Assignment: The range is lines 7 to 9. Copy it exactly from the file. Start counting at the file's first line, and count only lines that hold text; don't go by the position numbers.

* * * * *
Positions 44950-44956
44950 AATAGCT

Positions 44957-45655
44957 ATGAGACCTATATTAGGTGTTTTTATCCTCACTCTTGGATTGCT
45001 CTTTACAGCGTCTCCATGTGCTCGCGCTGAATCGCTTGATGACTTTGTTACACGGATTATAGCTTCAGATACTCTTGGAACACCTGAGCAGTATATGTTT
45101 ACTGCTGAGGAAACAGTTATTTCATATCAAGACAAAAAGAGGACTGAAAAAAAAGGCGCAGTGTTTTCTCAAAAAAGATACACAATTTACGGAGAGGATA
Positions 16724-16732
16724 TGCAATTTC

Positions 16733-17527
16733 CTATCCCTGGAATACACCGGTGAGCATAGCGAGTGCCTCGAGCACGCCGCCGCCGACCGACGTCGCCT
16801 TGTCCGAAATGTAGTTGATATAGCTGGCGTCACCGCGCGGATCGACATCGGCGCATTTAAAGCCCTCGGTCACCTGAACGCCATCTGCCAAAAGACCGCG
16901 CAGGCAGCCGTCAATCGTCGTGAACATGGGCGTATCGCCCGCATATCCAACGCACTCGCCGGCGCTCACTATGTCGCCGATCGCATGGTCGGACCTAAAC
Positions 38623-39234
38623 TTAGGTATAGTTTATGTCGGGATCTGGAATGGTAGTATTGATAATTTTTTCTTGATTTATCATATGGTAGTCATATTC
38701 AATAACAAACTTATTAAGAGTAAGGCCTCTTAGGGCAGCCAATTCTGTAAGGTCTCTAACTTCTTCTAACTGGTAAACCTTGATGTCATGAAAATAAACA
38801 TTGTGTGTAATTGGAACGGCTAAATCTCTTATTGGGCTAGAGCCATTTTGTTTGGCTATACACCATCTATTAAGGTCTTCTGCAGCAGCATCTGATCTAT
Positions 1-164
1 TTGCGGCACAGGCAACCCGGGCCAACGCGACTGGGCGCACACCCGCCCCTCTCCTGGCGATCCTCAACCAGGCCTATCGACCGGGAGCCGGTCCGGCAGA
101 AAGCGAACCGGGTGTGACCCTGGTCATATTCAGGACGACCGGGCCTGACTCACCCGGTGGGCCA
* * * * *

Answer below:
Positions 16724-16732
16724 TGCAATTTC

Positions 16733-17527